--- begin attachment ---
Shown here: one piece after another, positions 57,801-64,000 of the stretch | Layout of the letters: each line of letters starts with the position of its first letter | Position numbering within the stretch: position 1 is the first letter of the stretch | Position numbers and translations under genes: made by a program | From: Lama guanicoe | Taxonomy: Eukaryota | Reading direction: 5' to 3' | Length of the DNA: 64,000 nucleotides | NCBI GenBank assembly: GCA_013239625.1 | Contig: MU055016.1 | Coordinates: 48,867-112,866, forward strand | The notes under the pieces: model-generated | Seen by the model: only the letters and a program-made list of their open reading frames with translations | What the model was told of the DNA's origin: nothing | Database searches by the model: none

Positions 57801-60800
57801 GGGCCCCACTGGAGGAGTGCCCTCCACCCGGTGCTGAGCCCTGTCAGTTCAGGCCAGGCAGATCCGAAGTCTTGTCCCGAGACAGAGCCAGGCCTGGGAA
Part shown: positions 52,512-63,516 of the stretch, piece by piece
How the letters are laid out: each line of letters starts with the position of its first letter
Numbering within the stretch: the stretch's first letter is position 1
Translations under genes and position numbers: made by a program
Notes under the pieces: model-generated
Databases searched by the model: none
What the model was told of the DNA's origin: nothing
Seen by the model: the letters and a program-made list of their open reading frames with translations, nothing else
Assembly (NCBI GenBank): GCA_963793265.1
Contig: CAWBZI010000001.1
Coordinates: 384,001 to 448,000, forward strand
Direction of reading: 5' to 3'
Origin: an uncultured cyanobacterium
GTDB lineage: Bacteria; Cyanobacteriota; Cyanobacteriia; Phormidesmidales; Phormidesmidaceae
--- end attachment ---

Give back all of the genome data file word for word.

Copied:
Shown here: one piece after another, positions 57,801-64,000 of the stretch | Layout of the letters: each line of letters starts with the position of its first letter | Position numbering within the stretch: position 1 is the first letter of the stretch | Position numbers and translations under genes: made by a program | From: Lama guanicoe | Taxonomy: Eukaryota | Reading direction: 5' to 3' | Length of the DNA: 64,000 nucleotides | NCBI GenBank assembly: GCA_013239625.1 | Contig: MU055016.1 | Coordinates: 48,867-112,866, forward strand | The notes under the pieces: model-generated | Seen by the model: only the letters and a program-made list of their open reading frames with translations | What the model was told of the DNA's origin: nothing | Database searches by the model: none

Positions 57801-60800
57801 GGGCCCCACTGGAGGAGTGCCCTCCACCCGGTGCTGAGCCCTGTCAGTTCAGGCCAGGCAGATCCGAAGTCTTGTCCCGAGACAGAGCCAGGCCTGGGAA
Part shown: positions 52,512-63,516 of the stretch, piece by piece
How the letters are laid out: each line of letters starts with the position of its first letter
Numbering within the stretch: the stretch's first letter is position 1
Translations under genes and position numbers: made by a program
Notes under the pieces: model-generated
Databases searched by the model: none
What the model was told of the DNA's origin: nothing
Seen by the model: the letters and a program-made list of their open reading frames with translations, nothing else
Assembly (NCBI GenBank): GCA_963793265.1
Contig: CAWBZI010000001.1
Coordinates: 384,001 to 448,000, forward strand
Direction of reading: 5' to 3'
Origin: an uncultured cyanobacterium
GTDB lineage: Bacteria; Cyanobacteriota; Cyanobacteriia; Phormidesmidales; Phormidesmidaceae